A couple of years ago while working on a program through our church to take special needs children up for an airplane ride, I encountered one such boy. This young man was about 12 at the time and suffered from Autism. He was sharp as a tack as I asked him to help me with the preflight checklist. “Why is that [pitot] tube bent like that? Why does it only have three wheels?” and several “What’s this?” questions were fielded as his mind was racing. After the passenger briefing, he read off my engine start and pre-taxi checklists and we made our way out. He was genuinely intrigued with the whole process so far. He assured me he was “ok” each time I stopped to ask. I asked him to hold his arms on his chest during the takeoff until I said it was ok and he did exactly that. Once full power was applied, his face lit up with the biggest smile I’d seen in a very long time. I let him follow me through on control input once we were well clear of controlled airspace, and then let him fly with me just following him. That smile never faded throughout the flight. This young man will not likely ever be able to earn his pilot’s license, but the amount of confidence he gained by actually flying an airplane is incredible. For the record, it’s hard to fly when you cry. When my eyes dried up, I had him take us back to the airport where I then assumed full control through landing. He steered us back to the hangar with a straighter taxi than I can manage. While I flew that boy for his gain and his happiness, I believe it was me who got more benefit from the flight.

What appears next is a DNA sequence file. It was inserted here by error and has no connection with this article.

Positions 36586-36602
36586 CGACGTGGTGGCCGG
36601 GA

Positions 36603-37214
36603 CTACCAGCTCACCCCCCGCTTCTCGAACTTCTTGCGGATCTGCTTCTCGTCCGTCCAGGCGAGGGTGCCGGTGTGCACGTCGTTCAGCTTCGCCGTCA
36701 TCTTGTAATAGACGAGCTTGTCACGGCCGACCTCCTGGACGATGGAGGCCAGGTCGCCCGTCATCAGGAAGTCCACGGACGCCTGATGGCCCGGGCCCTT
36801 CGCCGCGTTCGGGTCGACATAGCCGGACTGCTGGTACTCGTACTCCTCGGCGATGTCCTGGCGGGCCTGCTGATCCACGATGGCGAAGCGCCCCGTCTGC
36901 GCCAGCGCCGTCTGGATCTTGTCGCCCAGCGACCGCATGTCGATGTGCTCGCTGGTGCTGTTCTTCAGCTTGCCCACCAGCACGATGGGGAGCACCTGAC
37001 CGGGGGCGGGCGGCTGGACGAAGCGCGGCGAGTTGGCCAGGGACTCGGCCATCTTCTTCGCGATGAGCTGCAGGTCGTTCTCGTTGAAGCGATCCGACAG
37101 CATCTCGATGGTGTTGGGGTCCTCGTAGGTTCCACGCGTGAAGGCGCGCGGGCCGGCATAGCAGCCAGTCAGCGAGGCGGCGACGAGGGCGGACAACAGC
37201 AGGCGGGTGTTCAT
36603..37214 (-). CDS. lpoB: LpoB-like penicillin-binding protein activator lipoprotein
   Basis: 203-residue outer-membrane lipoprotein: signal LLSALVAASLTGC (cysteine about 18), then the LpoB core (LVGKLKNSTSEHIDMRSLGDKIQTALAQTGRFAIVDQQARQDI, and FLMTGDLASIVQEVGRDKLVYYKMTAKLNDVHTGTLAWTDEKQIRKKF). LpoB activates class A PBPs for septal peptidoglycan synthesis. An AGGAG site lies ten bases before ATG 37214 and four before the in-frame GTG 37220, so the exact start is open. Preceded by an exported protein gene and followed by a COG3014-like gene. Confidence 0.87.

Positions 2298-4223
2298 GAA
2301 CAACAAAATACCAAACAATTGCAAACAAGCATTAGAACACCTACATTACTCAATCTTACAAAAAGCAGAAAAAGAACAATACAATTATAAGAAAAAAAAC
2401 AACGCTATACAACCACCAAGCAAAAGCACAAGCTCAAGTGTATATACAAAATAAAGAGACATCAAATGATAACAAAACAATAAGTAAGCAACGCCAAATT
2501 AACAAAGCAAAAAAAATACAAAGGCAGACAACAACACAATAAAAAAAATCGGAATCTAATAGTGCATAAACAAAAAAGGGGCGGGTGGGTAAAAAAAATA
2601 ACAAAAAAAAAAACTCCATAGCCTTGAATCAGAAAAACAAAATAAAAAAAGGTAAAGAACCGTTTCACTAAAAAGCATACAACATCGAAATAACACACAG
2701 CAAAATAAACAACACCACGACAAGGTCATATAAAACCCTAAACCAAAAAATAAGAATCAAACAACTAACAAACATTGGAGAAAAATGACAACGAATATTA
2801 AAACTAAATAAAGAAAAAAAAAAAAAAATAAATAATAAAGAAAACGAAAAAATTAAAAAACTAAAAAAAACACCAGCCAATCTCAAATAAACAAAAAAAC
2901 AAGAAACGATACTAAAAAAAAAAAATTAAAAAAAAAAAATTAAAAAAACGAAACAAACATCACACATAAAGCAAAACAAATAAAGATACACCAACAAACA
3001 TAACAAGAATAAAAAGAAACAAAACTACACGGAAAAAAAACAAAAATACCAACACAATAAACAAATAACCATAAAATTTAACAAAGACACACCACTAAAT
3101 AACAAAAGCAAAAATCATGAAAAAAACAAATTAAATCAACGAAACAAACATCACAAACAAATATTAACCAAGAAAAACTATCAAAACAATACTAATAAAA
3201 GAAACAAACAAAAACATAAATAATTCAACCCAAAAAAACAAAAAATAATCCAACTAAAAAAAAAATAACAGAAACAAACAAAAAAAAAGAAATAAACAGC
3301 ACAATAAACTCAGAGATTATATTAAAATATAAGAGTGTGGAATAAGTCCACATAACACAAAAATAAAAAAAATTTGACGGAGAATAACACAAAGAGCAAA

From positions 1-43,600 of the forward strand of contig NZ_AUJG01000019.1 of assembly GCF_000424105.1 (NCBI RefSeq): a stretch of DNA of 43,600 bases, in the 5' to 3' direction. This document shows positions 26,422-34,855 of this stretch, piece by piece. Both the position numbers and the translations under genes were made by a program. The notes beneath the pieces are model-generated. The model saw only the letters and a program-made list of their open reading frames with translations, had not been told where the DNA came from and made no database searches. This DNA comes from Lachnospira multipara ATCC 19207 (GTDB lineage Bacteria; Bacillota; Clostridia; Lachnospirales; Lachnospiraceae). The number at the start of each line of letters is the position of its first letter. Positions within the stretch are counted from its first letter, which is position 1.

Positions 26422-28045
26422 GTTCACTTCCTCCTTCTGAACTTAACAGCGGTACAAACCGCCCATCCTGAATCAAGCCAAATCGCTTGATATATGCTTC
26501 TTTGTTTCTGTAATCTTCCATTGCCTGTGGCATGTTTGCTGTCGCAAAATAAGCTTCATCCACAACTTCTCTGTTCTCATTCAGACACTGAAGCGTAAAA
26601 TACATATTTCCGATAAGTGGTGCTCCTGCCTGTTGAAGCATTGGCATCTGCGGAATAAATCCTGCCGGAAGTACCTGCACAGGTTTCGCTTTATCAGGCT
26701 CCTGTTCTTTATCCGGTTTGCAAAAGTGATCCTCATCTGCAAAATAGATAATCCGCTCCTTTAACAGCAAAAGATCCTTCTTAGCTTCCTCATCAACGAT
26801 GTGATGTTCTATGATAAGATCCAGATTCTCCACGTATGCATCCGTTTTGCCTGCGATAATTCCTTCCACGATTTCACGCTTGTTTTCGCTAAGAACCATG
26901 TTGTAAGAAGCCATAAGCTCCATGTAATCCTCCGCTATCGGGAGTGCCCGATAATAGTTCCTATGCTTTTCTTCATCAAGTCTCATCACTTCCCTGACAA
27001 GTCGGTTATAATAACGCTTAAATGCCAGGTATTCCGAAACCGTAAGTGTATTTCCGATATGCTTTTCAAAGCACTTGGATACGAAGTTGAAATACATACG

I’ve since flown dozens of special needs children. I’ve flown Pilots N Paws missions, and I’ve flown with Sky Kids and Young Eagles. Looking at my logbook, these volunteer flights are the most fun and the most memorable. I ask that if you’re not already flying charitable flights that you seriously consider it. We have been blessed so much with the ability and means to fly. Sharing it with others means more than you can imagine to them. Selfishly, these flights are personally rewarding. They also force you to be a better pilot by requiring you to take your time, focus on the details, and make the passenger the priority. Think about your plane and your skills to see where you may best fit in. Not every plane owner is willing to throw a husky in the backseat, and not every pilot will be comfortable with a special needs passenger. That’s ok – find the mission that’s right for your skills, comfort, and aircraft. There are dozens of organizations who can use your help. Do a quick Google search to find ones right for you.